The administrative staff and examiners at the USPTO are not going to steal your idea. There are several reasons not to worry. One is that they are prohibited from acquiring any ownership rights to a patent while employed there other than by inheritance. Also your application is in the system. There is no way to erase it from the system so there is an ...


2

This bit of new legislation purports to amend Section 285 to allow an accused infringer to file a motion (A) limiting discovery and more importantly, (B) forcing the patentee to pay costs and attorneys' fees if it loses on the issue of infringement or validity. As part of this proposed rule, the moving party can request that the patentee be required to post ...


2

You have it basically right. First an application is submitted and it gets an application number and a tentative filing date. Over the next few weeks it is checked by administrative people for conformance and completeness with respect to formal requirements. They are not looking at content other then that the minimum requirements are met. These include ...


2

To add to the excellent answer above from Micah: You get a patent on the clever part of your product idea because that part is novel and non-obvious and useful. But your shipping product is almost always more than the core clever part. All of the other parts of your product are things susceptible to infringing someone else's rights. This is clear in the ...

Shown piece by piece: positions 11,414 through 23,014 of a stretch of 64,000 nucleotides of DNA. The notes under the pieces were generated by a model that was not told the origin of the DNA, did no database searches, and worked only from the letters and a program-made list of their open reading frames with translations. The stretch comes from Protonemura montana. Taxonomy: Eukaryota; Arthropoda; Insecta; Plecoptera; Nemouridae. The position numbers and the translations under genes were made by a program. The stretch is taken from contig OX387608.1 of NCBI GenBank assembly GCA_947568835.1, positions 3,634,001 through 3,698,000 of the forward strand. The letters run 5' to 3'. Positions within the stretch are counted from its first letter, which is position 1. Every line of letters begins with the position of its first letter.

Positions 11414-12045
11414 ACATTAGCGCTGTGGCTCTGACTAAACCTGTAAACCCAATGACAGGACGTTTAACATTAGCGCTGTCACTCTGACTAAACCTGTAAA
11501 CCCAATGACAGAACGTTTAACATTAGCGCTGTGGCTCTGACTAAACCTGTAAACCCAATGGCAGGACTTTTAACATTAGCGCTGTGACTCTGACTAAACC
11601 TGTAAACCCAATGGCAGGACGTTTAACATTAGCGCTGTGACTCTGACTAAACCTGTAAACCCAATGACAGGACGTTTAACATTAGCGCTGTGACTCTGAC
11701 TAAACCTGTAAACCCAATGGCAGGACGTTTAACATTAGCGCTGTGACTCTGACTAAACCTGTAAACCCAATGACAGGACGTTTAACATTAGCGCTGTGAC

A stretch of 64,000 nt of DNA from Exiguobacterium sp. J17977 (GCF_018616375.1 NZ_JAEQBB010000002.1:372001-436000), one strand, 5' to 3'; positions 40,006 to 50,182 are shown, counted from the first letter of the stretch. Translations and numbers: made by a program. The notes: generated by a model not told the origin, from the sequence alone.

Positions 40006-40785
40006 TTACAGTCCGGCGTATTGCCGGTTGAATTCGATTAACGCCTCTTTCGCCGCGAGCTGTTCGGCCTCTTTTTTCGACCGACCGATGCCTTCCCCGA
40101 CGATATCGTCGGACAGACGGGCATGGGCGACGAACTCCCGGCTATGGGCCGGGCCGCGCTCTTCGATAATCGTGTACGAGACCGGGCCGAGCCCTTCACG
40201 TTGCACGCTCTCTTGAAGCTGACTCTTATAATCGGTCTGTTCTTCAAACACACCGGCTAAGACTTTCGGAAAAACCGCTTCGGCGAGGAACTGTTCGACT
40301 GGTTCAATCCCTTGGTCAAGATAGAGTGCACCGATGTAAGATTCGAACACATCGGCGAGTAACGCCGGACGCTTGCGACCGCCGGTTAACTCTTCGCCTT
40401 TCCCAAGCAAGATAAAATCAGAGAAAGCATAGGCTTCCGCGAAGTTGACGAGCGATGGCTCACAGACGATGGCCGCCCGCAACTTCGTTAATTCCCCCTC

2

This is a great question because it elucidates a first principle of US patent law. A patent does not grant its owner the right to build, make or sell anything. A US patent owner has the right to prevent others from building, making or selling in the US what is described in the claims of his patent. With regard to the subject patent 5,636,276, after it has ...


2

They are not patents. They are applications submitted to try to get a granted patent and are by the same inventors. By looking in the USPTO Public PAIR database I see that they were both rejected and both went abandoned. It isn't clear why they filed two similar applications in this case. There are many reasons to file similar applications. Sometimes ...


2

Obtaining a patent is a first step to compete with commercial competitors. According to the The Patent Act, 1970. The following are not inventions according to section 3(k) of Indian Patent Act, 1970 "a mathematical or business method or a computer programme per se or algorithms" Not all the inventions are fall under this category hence some of the ...